The Complete Tolkien Companion

BOOK: The Complete Tolkien Companion
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Title Page

Copyright Notice


Foreword to the Third Edition

Compiler's Note




























For Susan

Foreword to the Third Edition

It is generally agreed that the task of a compiler of reference works is a straightforward if laborious one. The information is there. All he has to do is locate, select, arrange and annotate it in a pleasing and coherent manner so that others, in search of the same information, may find it more quickly and conveniently than he did. But this agreeable picture presupposes that the body of information being referenced is itself fixed and finite, so that the task of referencing will have to be performed once only. If it expands only a little, the compiler's labours may still serve their intended purpose; but if the expansion is considerable – and especially when new data conflict with or at least sharply modify existing data – the concordance as a whole will stand in need of revision, and the compiler must go back to work.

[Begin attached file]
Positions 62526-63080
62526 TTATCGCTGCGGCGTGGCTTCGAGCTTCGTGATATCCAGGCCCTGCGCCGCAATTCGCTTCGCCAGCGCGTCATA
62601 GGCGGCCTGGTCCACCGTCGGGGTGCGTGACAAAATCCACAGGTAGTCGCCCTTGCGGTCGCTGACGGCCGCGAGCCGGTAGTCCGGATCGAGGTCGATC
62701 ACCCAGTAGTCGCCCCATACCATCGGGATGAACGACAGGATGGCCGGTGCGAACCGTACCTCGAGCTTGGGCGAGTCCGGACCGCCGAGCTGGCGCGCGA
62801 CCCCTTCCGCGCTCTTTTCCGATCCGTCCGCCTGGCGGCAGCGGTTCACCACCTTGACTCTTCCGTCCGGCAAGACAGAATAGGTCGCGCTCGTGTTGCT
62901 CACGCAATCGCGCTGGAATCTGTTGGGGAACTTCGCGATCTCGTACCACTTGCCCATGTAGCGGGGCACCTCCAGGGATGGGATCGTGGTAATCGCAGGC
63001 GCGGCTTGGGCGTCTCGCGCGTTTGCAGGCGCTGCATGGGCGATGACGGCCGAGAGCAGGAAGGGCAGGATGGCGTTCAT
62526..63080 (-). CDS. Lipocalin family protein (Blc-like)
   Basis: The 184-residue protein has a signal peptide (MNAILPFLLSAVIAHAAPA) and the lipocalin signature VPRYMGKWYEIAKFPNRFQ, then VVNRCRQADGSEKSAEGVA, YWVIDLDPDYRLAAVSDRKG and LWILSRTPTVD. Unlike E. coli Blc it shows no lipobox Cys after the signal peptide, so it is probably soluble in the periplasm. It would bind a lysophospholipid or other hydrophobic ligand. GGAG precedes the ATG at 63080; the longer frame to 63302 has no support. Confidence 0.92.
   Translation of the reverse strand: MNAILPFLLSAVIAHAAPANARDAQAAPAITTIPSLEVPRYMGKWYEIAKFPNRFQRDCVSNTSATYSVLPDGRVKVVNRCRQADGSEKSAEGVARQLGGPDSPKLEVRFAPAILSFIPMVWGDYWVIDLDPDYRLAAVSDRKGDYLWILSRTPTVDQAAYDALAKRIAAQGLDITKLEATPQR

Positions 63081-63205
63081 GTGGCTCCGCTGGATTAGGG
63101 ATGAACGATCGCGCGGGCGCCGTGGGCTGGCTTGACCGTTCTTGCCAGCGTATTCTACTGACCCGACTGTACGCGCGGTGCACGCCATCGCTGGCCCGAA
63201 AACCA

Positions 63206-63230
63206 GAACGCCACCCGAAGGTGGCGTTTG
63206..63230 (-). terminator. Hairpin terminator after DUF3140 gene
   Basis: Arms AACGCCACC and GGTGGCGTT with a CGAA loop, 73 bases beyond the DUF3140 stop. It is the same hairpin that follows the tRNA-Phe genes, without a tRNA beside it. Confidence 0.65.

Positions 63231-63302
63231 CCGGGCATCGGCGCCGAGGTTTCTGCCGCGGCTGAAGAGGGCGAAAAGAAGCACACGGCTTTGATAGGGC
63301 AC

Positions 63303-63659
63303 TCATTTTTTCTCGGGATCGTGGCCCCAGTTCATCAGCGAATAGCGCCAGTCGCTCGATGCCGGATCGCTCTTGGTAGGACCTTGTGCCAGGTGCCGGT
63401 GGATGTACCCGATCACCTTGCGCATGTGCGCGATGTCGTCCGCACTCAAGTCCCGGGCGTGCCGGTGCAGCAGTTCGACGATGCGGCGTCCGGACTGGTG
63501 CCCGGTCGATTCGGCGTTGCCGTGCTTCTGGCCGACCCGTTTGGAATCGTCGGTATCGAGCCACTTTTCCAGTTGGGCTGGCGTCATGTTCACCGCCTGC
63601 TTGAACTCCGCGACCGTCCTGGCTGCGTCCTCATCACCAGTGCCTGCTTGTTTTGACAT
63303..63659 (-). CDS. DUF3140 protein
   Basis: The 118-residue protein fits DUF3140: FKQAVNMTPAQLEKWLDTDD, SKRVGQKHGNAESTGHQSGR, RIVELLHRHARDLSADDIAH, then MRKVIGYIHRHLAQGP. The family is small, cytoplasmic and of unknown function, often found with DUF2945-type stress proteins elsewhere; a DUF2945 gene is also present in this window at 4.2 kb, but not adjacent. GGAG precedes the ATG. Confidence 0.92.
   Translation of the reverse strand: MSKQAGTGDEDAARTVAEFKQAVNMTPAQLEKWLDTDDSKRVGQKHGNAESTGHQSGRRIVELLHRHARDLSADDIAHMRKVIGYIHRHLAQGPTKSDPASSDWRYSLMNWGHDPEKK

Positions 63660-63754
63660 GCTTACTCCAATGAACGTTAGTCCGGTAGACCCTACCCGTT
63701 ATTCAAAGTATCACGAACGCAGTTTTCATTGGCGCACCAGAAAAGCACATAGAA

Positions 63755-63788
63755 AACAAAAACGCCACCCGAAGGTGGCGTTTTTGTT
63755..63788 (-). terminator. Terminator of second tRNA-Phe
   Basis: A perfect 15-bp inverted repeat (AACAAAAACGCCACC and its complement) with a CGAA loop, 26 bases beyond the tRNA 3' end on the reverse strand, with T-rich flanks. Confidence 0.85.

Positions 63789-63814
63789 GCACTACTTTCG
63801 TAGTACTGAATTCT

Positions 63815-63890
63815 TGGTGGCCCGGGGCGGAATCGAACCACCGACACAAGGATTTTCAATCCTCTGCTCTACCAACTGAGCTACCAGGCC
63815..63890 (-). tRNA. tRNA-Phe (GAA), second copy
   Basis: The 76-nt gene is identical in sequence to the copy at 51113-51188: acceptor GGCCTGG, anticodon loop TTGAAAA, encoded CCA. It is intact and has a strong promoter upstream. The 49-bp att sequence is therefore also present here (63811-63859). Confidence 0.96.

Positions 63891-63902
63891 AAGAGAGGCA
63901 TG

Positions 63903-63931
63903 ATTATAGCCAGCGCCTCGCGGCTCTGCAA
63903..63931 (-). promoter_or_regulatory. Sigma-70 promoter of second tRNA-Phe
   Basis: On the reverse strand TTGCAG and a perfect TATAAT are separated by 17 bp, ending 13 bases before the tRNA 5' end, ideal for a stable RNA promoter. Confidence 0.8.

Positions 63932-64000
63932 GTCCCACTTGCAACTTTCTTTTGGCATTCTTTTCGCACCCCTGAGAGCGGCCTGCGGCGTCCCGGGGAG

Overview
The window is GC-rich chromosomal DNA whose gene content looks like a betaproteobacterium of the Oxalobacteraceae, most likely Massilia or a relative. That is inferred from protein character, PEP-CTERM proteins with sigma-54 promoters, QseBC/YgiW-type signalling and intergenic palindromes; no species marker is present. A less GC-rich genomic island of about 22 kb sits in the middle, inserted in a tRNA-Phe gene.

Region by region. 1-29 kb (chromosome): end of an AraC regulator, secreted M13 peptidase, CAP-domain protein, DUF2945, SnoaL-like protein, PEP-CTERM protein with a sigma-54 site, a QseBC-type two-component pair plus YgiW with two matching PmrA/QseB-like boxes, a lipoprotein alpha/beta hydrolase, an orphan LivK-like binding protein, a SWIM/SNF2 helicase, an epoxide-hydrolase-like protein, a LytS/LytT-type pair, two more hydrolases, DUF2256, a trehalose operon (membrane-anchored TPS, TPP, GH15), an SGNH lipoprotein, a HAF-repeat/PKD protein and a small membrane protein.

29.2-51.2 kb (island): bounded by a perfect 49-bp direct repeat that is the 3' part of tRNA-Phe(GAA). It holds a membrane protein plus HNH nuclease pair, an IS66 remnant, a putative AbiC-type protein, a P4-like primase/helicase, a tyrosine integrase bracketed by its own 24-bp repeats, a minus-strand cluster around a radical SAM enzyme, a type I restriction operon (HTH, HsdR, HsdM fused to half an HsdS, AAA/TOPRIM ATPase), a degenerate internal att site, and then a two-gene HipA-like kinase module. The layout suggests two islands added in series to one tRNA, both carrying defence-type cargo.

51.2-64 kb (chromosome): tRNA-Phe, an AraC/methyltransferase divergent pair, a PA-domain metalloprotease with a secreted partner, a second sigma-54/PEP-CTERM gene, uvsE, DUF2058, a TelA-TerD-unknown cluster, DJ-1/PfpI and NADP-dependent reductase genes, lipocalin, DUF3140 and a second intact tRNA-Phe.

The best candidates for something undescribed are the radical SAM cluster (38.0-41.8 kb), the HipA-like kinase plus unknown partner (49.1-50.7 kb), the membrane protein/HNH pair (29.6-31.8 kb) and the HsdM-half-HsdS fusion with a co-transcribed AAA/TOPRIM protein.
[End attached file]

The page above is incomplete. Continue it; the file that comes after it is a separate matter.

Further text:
This has been the fate of
The Tolkien Companion
and its compiler, not once, but twice. The first revision took place only three years after first publication, and was not unexpected. The second revision – this Third Edition – had to wait a further twenty-three years, and when it happened was almost entirely unexpected; though perhaps it should not have been, since in the meantime the number of J. R. R. Tolkien's published works on the subject of Middle-earth had more than quadrupled, and the pressure to execute a second major overhaul of the
had been mounting steadily over the years. What had always inhibited the resolve to do so had been the very regularity with which new volumes continued to be published. The likely appearance of new data in the immediate future must always limit the value of any compilation.